When I came to university three years ago, I moved into a flat where the only TV was in the dining room/ kitchen, a room without sofas. It wasn't a big deal really, I missed crashing on the sofa when I was tired, but anyone who spends their first year of university watching TV is missing out.
Apart from something to watch while eating dinner sometimes, or a film every now and again, its pretty true to say that I watch no broadcast TV whatsoever, I watch iPlayer, 4OD and I watch Lost and Fringe by downloading it and watching it when I want. I suspect I'm not alone here, TV andvertising budgets are shrinking along with their viewing figures for years. Headlines regularly suggest that ITV is fucked although it seems to struggle on, mostly on the back of a few big reality shows.
But recently I saw a video which has been circulating on the internet from The Alan Titchmarsh Show of all things. I've embedded the video below but I'll give you a brief overview of the show. Its that same argument people have been making since columbine, that kids play games then shoot people in real life. In fact, its the same argument we've been hearing since rock and roll was accused of taking our children's innocence away. The problem that I had with it was that Tim Ingham, editor at CVG and the guy brought in to argue for games. He was the only one willing to have a discussion, he said that kids shouldn't be playing adult games and that not only are they legally unable to buy them, but due to the new features in modern games consoles, parents can stop their kids playing age rated games they may have got hold of, without a password. Spot on Ingham, how could you possibly argue that non-violent games are fun in moderation and that kids shouldn't be playing age rated games and that parents should be aware of the content of adult games. He also suggested that violent games are no worse than hardcore pornography and violent films, which kids do have access to, more so than ever before.
But, and heres where I got angry, and frankly disillusioned with humanity in general. Not only were the rest of the guests completely unwilling to have an intelligent debate about the validity of games as art, but the crowd were unwilling to listen. The sheer idiocy of refusing to listen to someone who you disagree with without yelling boo at them so they cant finish their point is so upsetting to me that it worries me about what kind of people actually watch TV. Is this kind of thing really acceptable to the people that haven't migrated from TV to the internet for the bulk of their entertainment? Bear in mind that this is a show on at around 5, thats the beginning of prime time, and its the kind of show intended to appeal to parents. Parents need a balanced view of this sort of thing if they are to make reasonable decisions rather than "no you cant play games with your friends online, you must sit in front of the idiot box and watch good old Alan murder the art of conversation.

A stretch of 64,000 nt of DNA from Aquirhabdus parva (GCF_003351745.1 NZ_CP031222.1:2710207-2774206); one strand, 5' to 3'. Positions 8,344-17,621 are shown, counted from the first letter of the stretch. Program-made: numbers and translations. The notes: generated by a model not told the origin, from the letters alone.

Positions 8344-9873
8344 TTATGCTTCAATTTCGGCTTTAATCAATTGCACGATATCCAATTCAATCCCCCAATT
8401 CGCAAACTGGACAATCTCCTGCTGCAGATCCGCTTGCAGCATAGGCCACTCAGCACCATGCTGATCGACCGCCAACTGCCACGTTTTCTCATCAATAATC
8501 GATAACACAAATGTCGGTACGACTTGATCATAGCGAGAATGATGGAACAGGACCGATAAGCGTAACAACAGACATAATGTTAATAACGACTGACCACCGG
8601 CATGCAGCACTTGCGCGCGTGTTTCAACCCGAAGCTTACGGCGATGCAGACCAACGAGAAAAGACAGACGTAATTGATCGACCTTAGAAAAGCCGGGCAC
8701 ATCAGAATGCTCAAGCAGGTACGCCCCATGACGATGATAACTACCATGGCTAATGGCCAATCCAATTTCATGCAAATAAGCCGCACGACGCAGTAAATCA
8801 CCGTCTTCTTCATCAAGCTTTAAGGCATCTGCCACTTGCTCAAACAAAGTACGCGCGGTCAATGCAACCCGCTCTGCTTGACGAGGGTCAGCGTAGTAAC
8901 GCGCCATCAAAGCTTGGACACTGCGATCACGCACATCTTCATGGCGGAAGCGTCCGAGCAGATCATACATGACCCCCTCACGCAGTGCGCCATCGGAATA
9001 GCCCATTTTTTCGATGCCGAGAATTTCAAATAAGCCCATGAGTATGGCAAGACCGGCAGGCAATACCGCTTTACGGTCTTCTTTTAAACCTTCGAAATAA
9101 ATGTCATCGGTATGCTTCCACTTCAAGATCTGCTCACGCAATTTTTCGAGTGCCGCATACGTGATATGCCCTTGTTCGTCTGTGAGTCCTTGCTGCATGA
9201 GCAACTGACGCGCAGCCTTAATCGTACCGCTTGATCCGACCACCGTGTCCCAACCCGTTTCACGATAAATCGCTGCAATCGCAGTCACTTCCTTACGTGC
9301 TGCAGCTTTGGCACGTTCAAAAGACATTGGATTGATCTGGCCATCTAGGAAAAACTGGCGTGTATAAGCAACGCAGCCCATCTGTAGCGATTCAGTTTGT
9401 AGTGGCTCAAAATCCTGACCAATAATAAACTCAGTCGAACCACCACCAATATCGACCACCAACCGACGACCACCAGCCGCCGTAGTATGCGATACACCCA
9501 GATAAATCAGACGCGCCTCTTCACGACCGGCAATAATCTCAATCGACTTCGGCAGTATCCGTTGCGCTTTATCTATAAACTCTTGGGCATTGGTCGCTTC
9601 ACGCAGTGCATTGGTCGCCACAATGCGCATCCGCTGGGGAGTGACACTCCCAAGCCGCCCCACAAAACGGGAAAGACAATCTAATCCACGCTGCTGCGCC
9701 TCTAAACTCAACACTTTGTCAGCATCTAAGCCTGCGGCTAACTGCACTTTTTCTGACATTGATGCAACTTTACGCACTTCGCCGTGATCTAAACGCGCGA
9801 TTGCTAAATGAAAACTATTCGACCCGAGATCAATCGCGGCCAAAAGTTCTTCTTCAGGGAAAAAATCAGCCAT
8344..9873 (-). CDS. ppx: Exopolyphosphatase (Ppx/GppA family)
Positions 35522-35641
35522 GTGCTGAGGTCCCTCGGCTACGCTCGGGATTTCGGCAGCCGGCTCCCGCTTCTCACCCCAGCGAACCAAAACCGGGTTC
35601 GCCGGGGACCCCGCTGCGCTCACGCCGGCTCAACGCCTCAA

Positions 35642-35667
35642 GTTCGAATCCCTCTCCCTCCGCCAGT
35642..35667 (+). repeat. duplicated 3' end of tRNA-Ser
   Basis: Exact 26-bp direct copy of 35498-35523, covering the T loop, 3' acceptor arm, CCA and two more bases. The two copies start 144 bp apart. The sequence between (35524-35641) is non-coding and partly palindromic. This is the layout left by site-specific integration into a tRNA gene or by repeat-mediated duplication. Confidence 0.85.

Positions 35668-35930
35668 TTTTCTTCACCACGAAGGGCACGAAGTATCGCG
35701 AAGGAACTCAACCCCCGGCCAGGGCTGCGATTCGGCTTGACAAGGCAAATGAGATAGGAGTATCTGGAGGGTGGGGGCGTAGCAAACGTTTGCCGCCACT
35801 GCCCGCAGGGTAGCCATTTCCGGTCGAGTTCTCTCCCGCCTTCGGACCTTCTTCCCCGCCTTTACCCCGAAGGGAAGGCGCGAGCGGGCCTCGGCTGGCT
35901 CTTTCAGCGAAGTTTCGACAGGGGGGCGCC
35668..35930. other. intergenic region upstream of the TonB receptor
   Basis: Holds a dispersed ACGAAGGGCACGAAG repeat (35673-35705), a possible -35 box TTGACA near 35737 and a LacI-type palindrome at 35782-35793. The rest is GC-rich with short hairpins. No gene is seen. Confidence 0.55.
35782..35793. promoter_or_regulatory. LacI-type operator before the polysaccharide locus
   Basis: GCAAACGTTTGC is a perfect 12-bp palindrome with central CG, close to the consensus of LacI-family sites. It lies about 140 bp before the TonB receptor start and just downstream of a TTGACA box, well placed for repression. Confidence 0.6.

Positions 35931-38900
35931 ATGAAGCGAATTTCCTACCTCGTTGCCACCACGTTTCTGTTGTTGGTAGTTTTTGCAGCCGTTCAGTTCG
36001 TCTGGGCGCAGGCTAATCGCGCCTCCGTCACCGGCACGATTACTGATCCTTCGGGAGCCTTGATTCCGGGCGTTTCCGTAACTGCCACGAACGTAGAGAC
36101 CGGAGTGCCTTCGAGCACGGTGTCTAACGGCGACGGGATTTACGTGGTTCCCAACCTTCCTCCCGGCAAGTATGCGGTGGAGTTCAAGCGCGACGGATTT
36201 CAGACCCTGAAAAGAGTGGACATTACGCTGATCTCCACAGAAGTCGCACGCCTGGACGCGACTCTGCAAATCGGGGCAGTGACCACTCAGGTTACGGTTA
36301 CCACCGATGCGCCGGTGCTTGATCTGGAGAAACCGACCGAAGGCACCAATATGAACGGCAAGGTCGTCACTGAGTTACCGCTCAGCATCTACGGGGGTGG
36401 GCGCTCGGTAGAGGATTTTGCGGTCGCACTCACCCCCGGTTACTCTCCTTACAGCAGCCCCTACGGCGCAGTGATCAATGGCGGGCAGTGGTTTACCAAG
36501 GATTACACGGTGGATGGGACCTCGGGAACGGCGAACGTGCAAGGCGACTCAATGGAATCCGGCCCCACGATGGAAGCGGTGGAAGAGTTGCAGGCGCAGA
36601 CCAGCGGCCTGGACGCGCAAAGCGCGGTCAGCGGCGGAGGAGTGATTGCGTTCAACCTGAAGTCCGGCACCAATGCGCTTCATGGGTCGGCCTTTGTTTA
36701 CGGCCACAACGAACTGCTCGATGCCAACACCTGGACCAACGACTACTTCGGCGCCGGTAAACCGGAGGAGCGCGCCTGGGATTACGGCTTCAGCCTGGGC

Now on the plus side spawned outcry on the internet where us gamers spend our time in between all the murders we're committing and all of the time we spend encouraging children to consume adult orientated content (although that does beg the question, who was watching this drivel in the first place).
There is intelligent TV on this subject, take Charlie Brooker's Gameswipe, which takes a balanced outlook on games. But this kind of stuff is pushed onto BBC4 late at night, where no-one will see it. The fact that the balanced discussion on topics like this is produced is in a way even worse because it means that commercial forces mean that the bilge makes its way to primetime because thats what viewers want to see. its the same reason the X Factor is primetime, but Jools Holland is relegated to late at night.
Oh, and it turns out the idiot shouting woman voice-acted in a horror game called Martian Gothic. Just in case the story wasn't ludicrous enough for you.